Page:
ABSTRACT. This study aims to examine Margaret Atwood’s Surfacing from the ecofeminist point of view in the light of Spivak’s theory. In her essay “Can the Subaltern Speak?” Spivak questions the concept of the colonial “subject” and the “other.” Atwood creates an unnamed protagonist and displays the difficulties of being a woman in a patriarchal world. While doing this, Atwood establishes a connection between woman and the nature which are both exploited and subordinated by patriarchal society. The protagonist, her friend Anna and the nature are subordinated by this patriarchal world and they look helpless and desperate. But at the end of the novel, the protagonist decides to rebel and make her voice heard by the subordinator (her boyfriend). In this process, the protagonist doesn’t use subordinator’s language to be heard by others. Unlike the patriarchal world, she equals herself to the nature and tries to create a new civilization which is in harmony with the nature. pp. 350–355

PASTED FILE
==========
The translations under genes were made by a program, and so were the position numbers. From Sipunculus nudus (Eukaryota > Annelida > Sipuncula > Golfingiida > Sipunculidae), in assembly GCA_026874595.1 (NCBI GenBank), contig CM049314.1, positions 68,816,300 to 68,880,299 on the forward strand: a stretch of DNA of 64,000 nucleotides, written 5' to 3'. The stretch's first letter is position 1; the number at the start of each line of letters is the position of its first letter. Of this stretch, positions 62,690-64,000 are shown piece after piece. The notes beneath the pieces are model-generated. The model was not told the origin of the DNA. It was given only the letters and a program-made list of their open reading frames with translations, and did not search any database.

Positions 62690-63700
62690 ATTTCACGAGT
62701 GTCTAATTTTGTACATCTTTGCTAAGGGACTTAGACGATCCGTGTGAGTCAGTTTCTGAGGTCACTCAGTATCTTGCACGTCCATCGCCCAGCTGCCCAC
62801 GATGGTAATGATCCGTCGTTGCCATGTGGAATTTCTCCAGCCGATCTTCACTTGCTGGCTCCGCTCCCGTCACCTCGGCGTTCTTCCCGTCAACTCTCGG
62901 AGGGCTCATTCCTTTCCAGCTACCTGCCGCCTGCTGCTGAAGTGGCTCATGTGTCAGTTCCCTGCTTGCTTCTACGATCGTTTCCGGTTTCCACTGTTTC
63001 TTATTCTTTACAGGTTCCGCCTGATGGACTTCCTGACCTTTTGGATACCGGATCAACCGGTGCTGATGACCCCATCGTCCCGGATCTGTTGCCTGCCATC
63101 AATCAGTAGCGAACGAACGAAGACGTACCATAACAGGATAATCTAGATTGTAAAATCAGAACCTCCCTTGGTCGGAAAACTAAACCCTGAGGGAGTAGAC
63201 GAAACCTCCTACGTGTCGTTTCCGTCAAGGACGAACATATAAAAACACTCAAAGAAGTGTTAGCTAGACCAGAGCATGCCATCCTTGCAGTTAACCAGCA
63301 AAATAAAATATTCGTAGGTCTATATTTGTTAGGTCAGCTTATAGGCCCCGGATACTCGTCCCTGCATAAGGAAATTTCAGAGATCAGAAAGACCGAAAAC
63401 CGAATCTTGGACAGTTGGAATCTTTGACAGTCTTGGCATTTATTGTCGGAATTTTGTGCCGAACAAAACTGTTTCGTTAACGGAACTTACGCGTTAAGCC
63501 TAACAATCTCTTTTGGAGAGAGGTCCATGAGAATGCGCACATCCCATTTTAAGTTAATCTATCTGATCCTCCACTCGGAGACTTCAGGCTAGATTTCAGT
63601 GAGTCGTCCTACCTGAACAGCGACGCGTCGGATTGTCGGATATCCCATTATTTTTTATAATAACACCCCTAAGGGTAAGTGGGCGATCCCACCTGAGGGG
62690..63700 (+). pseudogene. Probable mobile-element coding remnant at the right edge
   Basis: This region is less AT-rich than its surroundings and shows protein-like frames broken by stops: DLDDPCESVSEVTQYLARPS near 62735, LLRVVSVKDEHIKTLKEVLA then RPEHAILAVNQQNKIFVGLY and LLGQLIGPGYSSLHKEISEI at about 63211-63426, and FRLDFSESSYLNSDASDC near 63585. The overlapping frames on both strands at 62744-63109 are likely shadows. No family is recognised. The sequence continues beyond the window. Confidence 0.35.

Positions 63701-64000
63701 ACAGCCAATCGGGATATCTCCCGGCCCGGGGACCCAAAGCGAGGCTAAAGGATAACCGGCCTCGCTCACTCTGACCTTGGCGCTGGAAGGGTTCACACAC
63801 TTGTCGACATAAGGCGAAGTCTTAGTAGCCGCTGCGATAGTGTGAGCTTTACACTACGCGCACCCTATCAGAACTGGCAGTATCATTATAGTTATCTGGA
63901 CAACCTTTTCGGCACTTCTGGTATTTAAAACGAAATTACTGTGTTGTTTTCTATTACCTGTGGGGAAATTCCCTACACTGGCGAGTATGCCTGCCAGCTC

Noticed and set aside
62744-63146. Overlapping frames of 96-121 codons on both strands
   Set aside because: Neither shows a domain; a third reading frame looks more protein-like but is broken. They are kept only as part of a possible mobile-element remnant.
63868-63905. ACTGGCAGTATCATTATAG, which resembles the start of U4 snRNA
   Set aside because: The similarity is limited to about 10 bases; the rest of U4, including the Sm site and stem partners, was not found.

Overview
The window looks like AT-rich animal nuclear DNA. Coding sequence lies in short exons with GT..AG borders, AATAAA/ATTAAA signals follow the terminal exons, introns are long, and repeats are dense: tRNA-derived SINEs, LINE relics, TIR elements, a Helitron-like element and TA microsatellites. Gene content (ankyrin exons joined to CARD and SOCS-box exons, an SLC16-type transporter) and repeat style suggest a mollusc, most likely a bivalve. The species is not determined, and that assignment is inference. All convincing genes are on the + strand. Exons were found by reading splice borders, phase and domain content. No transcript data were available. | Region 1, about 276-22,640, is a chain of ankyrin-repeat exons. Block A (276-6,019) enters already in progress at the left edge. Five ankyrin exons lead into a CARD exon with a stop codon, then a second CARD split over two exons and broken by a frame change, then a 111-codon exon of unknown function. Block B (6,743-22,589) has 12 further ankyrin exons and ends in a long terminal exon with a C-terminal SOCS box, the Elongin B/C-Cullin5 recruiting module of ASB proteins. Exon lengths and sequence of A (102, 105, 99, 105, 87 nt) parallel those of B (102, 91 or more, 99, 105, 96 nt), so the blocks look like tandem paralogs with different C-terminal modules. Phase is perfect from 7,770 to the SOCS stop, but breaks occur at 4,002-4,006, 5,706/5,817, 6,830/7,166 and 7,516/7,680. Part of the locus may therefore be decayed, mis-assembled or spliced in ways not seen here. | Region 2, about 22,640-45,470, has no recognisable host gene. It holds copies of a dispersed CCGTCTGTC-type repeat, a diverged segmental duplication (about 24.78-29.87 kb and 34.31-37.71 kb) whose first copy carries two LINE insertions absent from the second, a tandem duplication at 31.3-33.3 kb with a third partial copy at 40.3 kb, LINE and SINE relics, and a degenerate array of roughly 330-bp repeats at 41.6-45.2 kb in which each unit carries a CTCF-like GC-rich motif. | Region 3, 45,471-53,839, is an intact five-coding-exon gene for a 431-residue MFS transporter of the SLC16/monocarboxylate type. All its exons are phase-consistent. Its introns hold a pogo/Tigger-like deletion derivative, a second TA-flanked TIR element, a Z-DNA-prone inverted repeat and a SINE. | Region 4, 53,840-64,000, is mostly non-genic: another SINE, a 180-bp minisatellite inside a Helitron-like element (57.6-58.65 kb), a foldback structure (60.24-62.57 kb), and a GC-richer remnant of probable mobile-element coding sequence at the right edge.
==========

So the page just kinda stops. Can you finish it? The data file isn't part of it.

Keywords: ecofeminism; subaltern; voice; wilderness; nature

How to cite: Nicolaescu, Cristina (2015), “The Voice of Subaltern in Margaret Atwood’s Surfacing: An Anticolonialist Approach to the Novel,” Journal of Research in Gender Studies 5(2): 350–355.

Received 22 July 2015 • Received in revised form 12 December 2015
Accepted 12 December 2015 • Available online 20 December 2015

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Erciyes University, Kayseri

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